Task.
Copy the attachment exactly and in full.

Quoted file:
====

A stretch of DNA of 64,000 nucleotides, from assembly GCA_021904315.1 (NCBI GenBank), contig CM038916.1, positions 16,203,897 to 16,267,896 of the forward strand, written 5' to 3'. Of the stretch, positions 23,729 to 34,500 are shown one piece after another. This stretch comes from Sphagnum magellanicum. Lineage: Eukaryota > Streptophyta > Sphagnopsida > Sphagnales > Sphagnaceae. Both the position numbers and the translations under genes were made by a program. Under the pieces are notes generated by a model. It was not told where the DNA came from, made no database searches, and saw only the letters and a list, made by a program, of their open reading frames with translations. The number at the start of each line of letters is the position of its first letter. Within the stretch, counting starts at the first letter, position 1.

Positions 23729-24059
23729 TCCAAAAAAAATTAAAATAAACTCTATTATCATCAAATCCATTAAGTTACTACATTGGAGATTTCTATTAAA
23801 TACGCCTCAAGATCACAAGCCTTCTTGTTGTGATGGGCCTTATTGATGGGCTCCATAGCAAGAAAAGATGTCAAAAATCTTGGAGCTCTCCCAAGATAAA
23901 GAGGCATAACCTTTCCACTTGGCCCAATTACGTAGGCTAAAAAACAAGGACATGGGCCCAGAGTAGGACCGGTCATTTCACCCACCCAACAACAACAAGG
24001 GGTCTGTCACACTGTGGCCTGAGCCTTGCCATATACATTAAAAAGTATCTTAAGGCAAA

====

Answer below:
A stretch of DNA of 64,000 nucleotides, from assembly GCA_021904315.1 (NCBI GenBank), contig CM038916.1, positions 16,203,897 to 16,267,896 of the forward strand, written 5' to 3'. Of the stretch, positions 23,729 to 34,500 are shown one piece after another. This stretch comes from Sphagnum magellanicum. Lineage: Eukaryota > Streptophyta > Sphagnopsida > Sphagnales > Sphagnaceae. Both the position numbers and the translations under genes were made by a program. Under the pieces are notes generated by a model. It was not told where the DNA came from, made no database searches, and saw only the letters and a list, made by a program, of their open reading frames with translations. The number at the start of each line of letters is the position of its first letter. Within the stretch, counting starts at the first letter, position 1.

Positions 23729-24059
23729 TCCAAAAAAAATTAAAATAAACTCTATTATCATCAAATCCATTAAGTTACTACATTGGAGATTTCTATTAAA
23801 TACGCCTCAAGATCACAAGCCTTCTTGTTGTGATGGGCCTTATTGATGGGCTCCATAGCAAGAAAAGATGTCAAAAATCTTGGAGCTCTCCCAAGATAAA
23901 GAGGCATAACCTTTCCACTTGGCCCAATTACGTAGGCTAAAAAACAAGGACATGGGCCCAGAGTAGGACCGGTCATTTCACCCACCCAACAACAACAAGG
24001 GGTCTGTCACACTGTGGCCTGAGCCTTGCCATATACATTAAAAAGTATCTTAAGGCAAA